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The Battle Over Which AI Applications Europe Should Prohibit

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Guards on the borders of Greece, Hungary, and Latvia started experimenting with a lie detector driven by artificial intelligence in 2019. The iBorderCtrl system examined facial expressions in an effort to identify telltale signals of deception by a border agent. Over $5 million in research money from the European Union and nearly 20 years of study at Manchester Metropolitan University in the UK served as the foundation for the trial.

The controversy was raised by the trial. Psychologists have generally pronounced that polygraphs and other technologies designed to identify falsehoods based on bodily characteristics are unreliable. Soon, iBorderCtrl issues started to be reported as well. The lie-prediction algorithm’s failure to operate was reported in the media, and the project’s website admitted that the technology “may imply implications for fundamental human rights.”

This month, Silent Talker, a Manchester Met spinoff that created the technology that underlies iBorderCtrl, went out of business. But the narrative is not over yet. With iBorderCtrl serving as an illustration of the potential pitfalls, lawyers, campaigners, and MPs are advocating for a European Union rule to govern AI that would outlaw systems that assert to find human dishonesty in migration. It was impossible to contact former Silent Talker executives for comment.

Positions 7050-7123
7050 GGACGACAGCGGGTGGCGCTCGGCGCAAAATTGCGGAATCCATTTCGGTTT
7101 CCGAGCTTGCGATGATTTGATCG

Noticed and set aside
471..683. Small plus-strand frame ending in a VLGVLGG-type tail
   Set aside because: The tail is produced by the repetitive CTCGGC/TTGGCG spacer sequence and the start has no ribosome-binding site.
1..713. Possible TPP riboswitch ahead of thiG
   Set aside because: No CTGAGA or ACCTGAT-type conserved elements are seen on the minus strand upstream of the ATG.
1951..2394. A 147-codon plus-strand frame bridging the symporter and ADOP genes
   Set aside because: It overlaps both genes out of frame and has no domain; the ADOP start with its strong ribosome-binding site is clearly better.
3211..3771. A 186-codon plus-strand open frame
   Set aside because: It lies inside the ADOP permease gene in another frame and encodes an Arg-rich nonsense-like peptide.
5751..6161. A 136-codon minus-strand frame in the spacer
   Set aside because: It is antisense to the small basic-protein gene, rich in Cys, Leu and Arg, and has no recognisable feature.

Officials from EU countries and members of the European Parliament are debating thousands of modifications to the AI Act, including a ban on AI lie detectors at borders. The Act aims to safeguard the fundamental rights of EU citizens, such as the freedom from discrimination and the ability to seek asylum. It categorizes AI use scenarios into “high-risk,” “low-risk,” and outright banned categories. Human rights organizations, labour unions, and businesses like Google and Microsoft are among those pushing for changes to the AI Act. They want the law to distinguish between those who create general-purpose AI systems and those who employ them for specific purposes.

Read more about this at wired.com

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Andrew Sabastian is a tech whiz who is obsessed with everything technology. Basically, he's a software and tech mastermind who likes to feed readers gritty tech news to keep their techie intellects nourished.
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